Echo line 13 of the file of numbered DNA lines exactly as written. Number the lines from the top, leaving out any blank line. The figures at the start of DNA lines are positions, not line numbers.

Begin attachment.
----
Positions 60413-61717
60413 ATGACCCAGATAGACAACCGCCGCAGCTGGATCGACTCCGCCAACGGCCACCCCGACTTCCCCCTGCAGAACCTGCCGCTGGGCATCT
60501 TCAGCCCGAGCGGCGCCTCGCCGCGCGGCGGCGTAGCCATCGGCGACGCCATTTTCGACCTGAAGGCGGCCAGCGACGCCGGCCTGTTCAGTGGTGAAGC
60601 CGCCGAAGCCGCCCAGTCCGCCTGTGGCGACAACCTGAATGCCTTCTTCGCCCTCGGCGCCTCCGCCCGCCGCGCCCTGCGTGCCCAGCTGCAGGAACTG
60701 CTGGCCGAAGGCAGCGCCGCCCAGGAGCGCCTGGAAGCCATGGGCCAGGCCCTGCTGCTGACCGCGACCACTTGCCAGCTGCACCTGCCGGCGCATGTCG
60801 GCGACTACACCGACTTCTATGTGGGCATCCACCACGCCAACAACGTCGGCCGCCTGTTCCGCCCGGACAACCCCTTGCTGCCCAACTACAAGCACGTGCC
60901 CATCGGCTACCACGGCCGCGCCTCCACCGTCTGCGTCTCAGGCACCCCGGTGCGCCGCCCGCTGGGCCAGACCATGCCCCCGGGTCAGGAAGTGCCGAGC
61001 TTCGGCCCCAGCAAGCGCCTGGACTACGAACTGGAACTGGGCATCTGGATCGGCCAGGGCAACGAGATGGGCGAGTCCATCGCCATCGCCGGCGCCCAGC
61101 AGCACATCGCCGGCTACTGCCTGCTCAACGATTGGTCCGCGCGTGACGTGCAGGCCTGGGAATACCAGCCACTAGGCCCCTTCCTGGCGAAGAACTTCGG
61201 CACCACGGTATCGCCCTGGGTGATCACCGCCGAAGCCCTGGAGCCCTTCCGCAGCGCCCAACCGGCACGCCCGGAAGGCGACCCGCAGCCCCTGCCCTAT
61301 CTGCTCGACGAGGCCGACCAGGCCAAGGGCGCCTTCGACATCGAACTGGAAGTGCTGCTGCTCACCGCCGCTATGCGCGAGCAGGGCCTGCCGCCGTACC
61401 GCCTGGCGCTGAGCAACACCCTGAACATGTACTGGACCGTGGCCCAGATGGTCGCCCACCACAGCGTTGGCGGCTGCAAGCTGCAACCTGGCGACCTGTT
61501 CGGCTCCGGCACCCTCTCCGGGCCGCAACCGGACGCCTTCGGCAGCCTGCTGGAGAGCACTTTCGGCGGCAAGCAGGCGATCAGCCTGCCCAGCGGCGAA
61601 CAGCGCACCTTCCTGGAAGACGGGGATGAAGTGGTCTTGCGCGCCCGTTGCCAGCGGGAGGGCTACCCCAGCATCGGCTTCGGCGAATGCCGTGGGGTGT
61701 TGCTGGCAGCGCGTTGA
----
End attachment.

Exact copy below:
61501 CGGCTCCGGCACCCTCTCCGGGCCGCAACCGGACGCCTTCGGCAGCCTGCTGGAGAGCACTTTCGGCGGCAAGCAGGCGATCAGCCTGCCCAGCGGCGAA